The social protest movement that has been stirring in France for the past month has caused a lot of reactions from the Maghreb and Middle East countries. Between satire and parallel with the Arab spring, journalists and Internet users do not hesitate to ironicize.
The Arab world is watching with great attention the events that have been taking place in France over the past month. At the origin of the "Yellow Vests’" movement, the increase in fuel tax. A demand that then widened: lowering unemployment, abolishing other taxes... Some people are going so far as to ask for the resignation of President Emmanuel Macron. A call that has become a real slogan in the demonstrations held every Saturday throughout France
The mobilization has experienced its share of overflows and violence. In total, 820 demonstrators and more than 200 police officers were injured, more than 1,600 arrested and nearly 1,400 taken into police custody. Four people died in incidents related to the movement. These facts have provoked reactions and comments in the Arab world.
"Let me explain the French springtime to you"
"An organic protest movement, without a leader and without a clear ideology, has just emerged in France. I've been waiting for this since 2011. Let me explain the French spring," writes Karl Sharro, a Lebanese blogger, on his Twitter account. In a series of messages, the cartoonist makes sarcastic decryptions where, in a logic of inverted gaze, he uses the reflexes generally adopted by the Western media to deal with uprisings in the Arab world:
"Experts are already warning of a potential domino effect, which could lead to the spread of these protests from France to neighbouring countries. The East's position on this issue is still unclear. However, they call on the French authorities to respect the right to demonstrate," he continued in another tweet. Before concluding: "It is with great pleasure that as a Middle Eastern, I would say that all this is just a matter of oil".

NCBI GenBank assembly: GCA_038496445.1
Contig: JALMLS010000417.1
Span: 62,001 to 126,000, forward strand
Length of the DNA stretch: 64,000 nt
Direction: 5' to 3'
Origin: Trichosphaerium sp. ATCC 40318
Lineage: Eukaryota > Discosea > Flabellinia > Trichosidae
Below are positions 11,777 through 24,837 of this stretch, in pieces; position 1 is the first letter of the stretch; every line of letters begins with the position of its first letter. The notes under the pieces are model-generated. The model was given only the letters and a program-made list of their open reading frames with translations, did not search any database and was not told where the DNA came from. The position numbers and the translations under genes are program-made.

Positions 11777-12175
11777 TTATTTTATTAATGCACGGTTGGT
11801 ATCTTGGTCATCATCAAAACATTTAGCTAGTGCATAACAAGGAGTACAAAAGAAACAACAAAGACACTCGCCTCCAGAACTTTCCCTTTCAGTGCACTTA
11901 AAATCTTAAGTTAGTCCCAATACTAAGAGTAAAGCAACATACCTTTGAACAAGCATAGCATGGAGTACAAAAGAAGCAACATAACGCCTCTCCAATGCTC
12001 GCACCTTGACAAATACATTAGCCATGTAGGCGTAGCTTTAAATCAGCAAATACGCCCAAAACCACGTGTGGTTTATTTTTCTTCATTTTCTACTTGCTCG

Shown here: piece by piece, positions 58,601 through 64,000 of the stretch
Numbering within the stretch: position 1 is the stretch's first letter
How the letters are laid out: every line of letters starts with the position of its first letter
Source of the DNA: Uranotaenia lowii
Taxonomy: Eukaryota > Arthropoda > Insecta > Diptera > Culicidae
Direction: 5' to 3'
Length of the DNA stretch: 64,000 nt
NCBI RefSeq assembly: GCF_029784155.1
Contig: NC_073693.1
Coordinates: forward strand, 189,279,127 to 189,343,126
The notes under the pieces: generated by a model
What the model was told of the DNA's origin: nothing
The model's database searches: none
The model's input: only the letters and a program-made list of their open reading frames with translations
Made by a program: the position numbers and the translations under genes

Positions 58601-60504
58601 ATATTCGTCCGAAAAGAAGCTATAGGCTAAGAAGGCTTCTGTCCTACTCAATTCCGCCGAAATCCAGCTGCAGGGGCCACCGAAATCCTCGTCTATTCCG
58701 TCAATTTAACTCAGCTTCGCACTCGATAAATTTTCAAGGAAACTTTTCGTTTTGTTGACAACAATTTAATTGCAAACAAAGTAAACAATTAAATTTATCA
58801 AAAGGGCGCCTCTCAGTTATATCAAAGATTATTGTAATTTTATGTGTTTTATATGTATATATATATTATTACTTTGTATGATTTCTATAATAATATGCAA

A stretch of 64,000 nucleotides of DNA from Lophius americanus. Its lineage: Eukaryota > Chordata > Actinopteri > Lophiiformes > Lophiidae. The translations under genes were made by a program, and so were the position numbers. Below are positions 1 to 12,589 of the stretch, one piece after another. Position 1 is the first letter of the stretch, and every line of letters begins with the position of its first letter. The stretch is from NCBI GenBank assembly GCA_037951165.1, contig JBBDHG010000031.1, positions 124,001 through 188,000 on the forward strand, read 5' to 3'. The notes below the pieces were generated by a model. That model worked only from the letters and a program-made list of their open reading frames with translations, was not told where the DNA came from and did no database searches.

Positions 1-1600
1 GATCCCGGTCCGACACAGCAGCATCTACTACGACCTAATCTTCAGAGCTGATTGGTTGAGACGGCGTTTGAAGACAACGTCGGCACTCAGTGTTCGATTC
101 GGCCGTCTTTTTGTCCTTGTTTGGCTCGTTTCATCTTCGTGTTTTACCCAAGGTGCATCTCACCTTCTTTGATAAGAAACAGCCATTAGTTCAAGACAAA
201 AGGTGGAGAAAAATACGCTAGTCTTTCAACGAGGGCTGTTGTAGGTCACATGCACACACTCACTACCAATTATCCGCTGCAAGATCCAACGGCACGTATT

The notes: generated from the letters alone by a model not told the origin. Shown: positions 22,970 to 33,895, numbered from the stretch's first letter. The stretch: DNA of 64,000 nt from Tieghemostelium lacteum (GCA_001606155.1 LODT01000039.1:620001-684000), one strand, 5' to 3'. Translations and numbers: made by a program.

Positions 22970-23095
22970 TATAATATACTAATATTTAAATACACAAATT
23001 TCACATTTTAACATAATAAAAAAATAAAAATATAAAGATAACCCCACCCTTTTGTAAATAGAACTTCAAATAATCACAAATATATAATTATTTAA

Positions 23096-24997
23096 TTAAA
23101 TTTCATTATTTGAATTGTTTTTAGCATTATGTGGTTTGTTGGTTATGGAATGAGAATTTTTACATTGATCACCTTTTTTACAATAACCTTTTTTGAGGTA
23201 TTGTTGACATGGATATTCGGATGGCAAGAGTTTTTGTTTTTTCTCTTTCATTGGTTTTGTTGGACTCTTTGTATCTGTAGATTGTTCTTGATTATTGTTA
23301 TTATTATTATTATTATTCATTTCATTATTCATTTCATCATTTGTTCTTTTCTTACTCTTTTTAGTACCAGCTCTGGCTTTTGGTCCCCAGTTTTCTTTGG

There, the rule of law prevails. There, however, looked like a (small) little bit like here for a weekend.
The Lebanese daily L'Orient-Le jour, written by Anthony Samrani, also wonders whether this movement is not a sign of "a democracy in peril". The journalist undertakes an analysis of the reasons for the mobilization, denouncing the shortcomings of the government and the feeling of downgrading
However, the author nuances the comparison: "There is no dictator to bring down. Nor is there a police state or a moukhabarat [intelligence services] that is quick to make you disappear at the slightest criticism. There, popular demonstrations are allowed, opposition is free to express itself and the worst insults against the head of state are tolerated. There, (quality) schools are free of charge, as are health services, and the State provides assistance to the most disadvantaged. There, the rule of law prevails. There, however, looked a little bit like here for a weekend. “I feel like I'm in Beirut,” he writes, "several Lebanese residents of the French capital have told us”.
In Algeria, the satirical site "El Manchar" prefers to use humour, by disguising General De Gaulle's famous formula during the Liberation of the French capital in 1944: " Paris outraged, Paris burned, Paris martyred but Paris macronized".
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Tunisians offer the "know-how" of their police officers
On social networks, many Internet users have ridiculed the image of what they call "France as a lesson giver". Tunisians did not hesitate to refer to the famous proposal of Michèle Alliot-Marie, French Minister of Foreign Affairs, who said during the events of 14 January 2011 in Tunisia: "We propose that the know-how of our security forces, which is recognised throughout the world, should make it possible to resolve security situations of this type". Today, Tunisian Internet users in turn suggest sending their troops to reinforce their French counterparts.
As a proof that Tunisians have a persistent memory, others have taken up the polemical title of an article in Libération, published following the Bardo attacks in Tunis in 2015: "Tunisia is over, tourism is over". At the time, this title was criticized by President Beji Caid Essebsi himself. At the beginning of the week, Internet users broadcast images of the scenes of violence on the Champs-Élysées, accompanied by the message: "Paris's over".
And the parallel does not stop there. Michel Picard, RFI correspondent in Tunisia, reveals a surprising conversation with a Tunisian police officer:
At a road check in Tunisia, when the usual "Documents, please" turns into: "It's revolution in France! Will Macron buzz off, like Ben Ali ?". An the police officer conclues:"Her it's worse now. Tell it to the protestors"
If the French protest movement provokes sarcasm, it also inspires. In Basra, a large city in southern Iraq, hundreds of demonstrators put on yellow vests. They too are protesting against unemployment, but also against corruption and water and electricity cuts.